6 Benefits of Trading Your Car into a Dealership

Buying cars are cyclical events in life. When you’re ready for a new vehicle you’re tasked with letting go of your current car. The decision has to be made with what to do with it. Do you save it for a family member? Do you list it yourself and work the sale through social media or other car buying channels? Or do you turn it over to experts at a dealership in a trade when you’re buying that next vehicle?

From a dealership’s point of view, there are six specific benefits to trading your used car in when you upgrade. Consider this list when you’re making the decision yourself.

1. Tax Savings

One of the biggest factors in a new car buying decision is budget - and rightfully so. Behind the costs associated with home buying, financing a vehicle is one of the biggest financial decisions in people’s lives. The biggest benefit to trading a car in as you purchase your next is the cost of tax savings and potential reduction of the amount you need to finance.

Most states - including Minnesota - require sales tax to be paid only on the difference between price of trade-ins and the price of the next vehicle purchased, not the full price of the car itself. For example:

If you buy a car that’s $20,000 and your trade-in value is $10,000, the amount you’ll be taxed on is the $10,000 difference. As a general estimate, consumers pay a state sales tax of 6.5 percent - in this example, that would be $650 tax for the difference, vs. paying on the full sticker price, or $1,300 without the trade in.

2. Hassle-Free

Convenience is a close second to tax savings when you go through a dealership. It’s a simple fact that most buyers prefer to trade in current vehicles as they’re preparing to purchase another one because the entire process is easy and familiar. All there is to it, essentially, is handing over the keys, cleaning out the console, signing paperwork, and driving away. Well, that might be oversimplifying things, but you get the point.

How you determine the car’s fair resale value? Which pricing guide or website are you ultimately going to trust since they all differ? What strategies do you have for listing or promoting your car?

3. Avoid Scams on Craigslist

You’re likely familiar with some of the bad press that online sites like Craigslist and other social selling pages have when it comes to car transactions. There’s been a whole bunch of reports and articles on how to be smart about listing your vehicle online that invites the chance for fraud, delays, or even harm. The best way to avoid headaches and scams is completely avoid that avenue of selling your car altogether - trust it to a dealership.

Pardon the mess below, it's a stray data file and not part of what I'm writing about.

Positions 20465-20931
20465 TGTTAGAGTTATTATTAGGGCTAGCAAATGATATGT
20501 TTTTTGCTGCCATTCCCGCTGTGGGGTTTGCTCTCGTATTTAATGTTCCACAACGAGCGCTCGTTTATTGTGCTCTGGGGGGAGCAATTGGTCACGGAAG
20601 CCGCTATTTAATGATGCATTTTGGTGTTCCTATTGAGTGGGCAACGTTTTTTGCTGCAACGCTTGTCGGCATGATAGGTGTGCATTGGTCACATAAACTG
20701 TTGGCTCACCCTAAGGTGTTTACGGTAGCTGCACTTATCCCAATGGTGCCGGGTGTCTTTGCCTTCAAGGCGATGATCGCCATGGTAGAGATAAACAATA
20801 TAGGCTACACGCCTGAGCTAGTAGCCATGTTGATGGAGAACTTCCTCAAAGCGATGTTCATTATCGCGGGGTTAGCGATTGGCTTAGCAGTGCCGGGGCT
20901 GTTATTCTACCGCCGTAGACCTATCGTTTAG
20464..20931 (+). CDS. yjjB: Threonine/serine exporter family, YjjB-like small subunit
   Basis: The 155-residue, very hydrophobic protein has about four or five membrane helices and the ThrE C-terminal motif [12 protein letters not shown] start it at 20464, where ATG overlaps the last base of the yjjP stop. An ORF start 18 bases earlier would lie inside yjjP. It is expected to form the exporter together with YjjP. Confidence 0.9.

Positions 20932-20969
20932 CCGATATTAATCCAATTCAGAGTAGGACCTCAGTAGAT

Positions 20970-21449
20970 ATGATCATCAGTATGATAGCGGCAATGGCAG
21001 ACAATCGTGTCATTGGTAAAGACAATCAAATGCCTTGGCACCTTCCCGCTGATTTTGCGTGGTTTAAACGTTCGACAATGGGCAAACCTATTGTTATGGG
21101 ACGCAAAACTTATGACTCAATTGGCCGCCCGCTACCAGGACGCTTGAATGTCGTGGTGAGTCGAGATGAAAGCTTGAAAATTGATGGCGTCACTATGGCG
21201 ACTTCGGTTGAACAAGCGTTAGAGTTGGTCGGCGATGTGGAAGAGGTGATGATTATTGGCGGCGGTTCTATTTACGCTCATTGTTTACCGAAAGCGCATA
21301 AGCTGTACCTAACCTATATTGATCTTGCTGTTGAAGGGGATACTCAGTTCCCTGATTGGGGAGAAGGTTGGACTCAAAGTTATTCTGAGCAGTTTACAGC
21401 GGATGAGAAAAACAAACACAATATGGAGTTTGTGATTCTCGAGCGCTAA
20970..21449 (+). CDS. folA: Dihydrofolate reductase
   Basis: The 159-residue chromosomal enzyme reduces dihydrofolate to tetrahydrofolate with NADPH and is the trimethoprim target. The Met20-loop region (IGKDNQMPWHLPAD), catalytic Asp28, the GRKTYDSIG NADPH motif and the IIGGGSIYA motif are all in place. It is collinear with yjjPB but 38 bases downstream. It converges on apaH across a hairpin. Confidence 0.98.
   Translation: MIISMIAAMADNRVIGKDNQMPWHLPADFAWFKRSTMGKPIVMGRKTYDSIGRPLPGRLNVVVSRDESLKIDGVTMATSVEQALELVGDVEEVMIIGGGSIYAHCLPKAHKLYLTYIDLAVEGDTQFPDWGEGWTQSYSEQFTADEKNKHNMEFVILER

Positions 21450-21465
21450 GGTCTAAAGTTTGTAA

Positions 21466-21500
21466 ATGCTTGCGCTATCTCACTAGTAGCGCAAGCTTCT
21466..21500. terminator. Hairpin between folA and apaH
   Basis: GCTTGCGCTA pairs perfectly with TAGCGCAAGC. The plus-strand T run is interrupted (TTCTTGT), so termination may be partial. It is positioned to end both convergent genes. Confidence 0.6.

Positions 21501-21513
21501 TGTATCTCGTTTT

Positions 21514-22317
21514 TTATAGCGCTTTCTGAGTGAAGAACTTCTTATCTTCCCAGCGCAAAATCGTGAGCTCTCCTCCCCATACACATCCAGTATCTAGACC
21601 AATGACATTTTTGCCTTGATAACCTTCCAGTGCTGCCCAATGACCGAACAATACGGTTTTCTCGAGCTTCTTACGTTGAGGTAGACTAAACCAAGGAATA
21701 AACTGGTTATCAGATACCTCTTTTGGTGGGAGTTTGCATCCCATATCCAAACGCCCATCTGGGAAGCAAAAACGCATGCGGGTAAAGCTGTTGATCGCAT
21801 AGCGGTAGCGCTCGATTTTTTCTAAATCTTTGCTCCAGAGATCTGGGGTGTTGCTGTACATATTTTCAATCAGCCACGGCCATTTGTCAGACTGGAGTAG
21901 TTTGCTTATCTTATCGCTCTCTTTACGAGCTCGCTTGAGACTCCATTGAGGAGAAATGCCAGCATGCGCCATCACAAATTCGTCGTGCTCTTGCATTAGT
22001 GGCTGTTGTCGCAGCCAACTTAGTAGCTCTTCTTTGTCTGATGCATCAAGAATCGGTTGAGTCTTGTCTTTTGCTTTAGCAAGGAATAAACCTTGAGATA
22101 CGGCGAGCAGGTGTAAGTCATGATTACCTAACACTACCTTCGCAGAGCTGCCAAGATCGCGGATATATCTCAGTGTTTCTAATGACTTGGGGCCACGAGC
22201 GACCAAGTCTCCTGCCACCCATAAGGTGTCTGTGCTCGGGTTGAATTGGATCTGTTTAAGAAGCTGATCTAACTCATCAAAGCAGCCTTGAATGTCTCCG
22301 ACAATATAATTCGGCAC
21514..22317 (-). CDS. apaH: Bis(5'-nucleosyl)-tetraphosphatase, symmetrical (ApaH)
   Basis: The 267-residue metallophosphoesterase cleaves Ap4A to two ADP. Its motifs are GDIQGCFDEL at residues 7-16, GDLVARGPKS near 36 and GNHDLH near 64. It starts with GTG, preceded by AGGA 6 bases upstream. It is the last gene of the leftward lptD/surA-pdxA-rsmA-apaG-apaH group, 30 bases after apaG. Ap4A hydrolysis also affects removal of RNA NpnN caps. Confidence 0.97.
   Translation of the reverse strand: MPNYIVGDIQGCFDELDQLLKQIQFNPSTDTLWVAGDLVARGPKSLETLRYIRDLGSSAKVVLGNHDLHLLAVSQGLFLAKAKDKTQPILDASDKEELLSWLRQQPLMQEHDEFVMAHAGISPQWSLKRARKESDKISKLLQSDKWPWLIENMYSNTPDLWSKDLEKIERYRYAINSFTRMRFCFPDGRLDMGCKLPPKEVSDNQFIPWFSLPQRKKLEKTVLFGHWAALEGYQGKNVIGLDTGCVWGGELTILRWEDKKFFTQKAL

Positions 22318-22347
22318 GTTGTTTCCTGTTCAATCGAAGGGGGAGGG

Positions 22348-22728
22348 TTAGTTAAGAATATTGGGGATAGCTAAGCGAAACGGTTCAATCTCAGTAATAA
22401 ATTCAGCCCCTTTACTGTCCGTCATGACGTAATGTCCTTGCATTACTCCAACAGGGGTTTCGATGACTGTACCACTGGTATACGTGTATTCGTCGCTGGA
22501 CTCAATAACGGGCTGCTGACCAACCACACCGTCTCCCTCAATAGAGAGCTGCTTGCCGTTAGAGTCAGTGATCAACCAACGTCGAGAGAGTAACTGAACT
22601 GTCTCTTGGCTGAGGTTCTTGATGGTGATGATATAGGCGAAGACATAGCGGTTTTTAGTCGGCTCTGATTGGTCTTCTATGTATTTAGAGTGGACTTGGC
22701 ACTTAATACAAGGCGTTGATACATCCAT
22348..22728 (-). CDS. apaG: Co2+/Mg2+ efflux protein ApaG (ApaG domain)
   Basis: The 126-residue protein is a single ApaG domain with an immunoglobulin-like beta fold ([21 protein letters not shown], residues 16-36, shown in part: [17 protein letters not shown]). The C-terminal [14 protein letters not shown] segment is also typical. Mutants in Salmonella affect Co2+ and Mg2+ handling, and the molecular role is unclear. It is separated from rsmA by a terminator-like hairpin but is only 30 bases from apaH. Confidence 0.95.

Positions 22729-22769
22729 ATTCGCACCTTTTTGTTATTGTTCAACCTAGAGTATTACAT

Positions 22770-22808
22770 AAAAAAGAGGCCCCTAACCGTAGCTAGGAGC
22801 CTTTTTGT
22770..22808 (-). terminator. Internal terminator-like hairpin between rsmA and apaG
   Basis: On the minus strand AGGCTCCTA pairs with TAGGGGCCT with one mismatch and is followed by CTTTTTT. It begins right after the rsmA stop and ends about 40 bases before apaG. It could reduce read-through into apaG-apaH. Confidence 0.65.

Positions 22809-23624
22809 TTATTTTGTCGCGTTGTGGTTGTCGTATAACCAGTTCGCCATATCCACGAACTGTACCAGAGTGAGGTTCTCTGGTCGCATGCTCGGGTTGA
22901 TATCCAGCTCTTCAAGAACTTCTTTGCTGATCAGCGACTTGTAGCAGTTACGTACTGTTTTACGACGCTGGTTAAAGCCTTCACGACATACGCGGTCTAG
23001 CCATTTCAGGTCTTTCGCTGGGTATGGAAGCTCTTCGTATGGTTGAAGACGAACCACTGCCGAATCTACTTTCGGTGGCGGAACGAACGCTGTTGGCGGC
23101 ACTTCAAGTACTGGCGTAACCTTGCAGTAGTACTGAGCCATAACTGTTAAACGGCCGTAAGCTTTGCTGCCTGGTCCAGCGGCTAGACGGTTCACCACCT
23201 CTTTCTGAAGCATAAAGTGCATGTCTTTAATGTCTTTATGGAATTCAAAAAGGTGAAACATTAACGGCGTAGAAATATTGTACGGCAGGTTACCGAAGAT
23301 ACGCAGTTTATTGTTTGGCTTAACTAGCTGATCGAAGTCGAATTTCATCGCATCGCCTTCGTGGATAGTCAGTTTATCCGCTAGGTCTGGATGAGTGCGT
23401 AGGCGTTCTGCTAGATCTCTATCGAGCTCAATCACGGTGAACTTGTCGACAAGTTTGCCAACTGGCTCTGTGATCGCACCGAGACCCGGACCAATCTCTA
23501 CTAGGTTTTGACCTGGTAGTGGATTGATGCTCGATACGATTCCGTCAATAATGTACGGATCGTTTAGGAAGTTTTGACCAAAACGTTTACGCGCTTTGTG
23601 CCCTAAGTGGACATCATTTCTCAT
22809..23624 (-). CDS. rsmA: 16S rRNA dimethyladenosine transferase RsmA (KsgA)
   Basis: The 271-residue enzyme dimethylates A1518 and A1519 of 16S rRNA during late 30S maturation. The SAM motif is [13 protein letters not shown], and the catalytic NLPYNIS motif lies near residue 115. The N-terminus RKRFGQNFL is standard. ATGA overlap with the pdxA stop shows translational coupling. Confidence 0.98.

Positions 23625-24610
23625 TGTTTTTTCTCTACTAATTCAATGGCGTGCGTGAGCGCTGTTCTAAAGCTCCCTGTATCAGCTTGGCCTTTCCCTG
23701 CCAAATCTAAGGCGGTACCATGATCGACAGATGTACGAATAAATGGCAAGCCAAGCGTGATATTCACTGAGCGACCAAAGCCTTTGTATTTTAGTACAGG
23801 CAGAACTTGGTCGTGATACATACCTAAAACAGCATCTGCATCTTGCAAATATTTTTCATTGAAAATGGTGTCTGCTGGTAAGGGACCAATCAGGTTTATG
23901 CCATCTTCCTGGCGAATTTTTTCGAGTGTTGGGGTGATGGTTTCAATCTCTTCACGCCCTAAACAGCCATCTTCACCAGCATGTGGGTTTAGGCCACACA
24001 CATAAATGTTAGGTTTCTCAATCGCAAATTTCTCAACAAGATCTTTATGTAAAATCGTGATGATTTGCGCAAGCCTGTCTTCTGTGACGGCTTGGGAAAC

4. Save Your Sunday

If there’s one thing people are in shortage of these days, it’s time. Selling your car outright takes time and dedication to seeing it through to the legitimate sale. It used to be that people reserved showing their cars for sale at home on Sundays - or weekends in general. Now, social media makes it easier to communicate and facilitate such events over lunch hours, before work, and even into the evening hours. Managing those showings and bartering back and forth takes precious time.

5. The Insurance Interim

The world of rules and regulations of vehicle insurance is a far and wide one. SImply deciding to pull the insurance on the car you’re selling in order to transfer the policy to your next or new vehicle isn’t going to cut it. Cancelling your policy on a vehicle still in your possession is illegal, actually. What happens if you don’t sell the car in a decent time frame? You’re obligated to keep insurance current which adds costs until you completely transfer ownership at point of sale.

And just because you sold your car to a private buyer and transferred all the necessary things like the title doesn’t mean the new buyer will actually follow through on those details. There are plenty of details and potential headaches associated with that, too.

6. The Toll of Reconditioning

Just as you wouldn’t list your home for sale without doing minor (or major!) touch-ups and deep cleans to make it more presentable to the market, you wouldn’t list your car for sale without vacuuming out the interior and making the exterior equally as clean would you? Giving your available car a good reconditioning needs to happen to make it as appealing as it could possibly be - all the while maintaining that level of presentation over time. It can be especially difficult to uphold its sheen and shine if you’re still driving your car, it’s parked outside, or it’s a less than desirable time of year, weather-wise.

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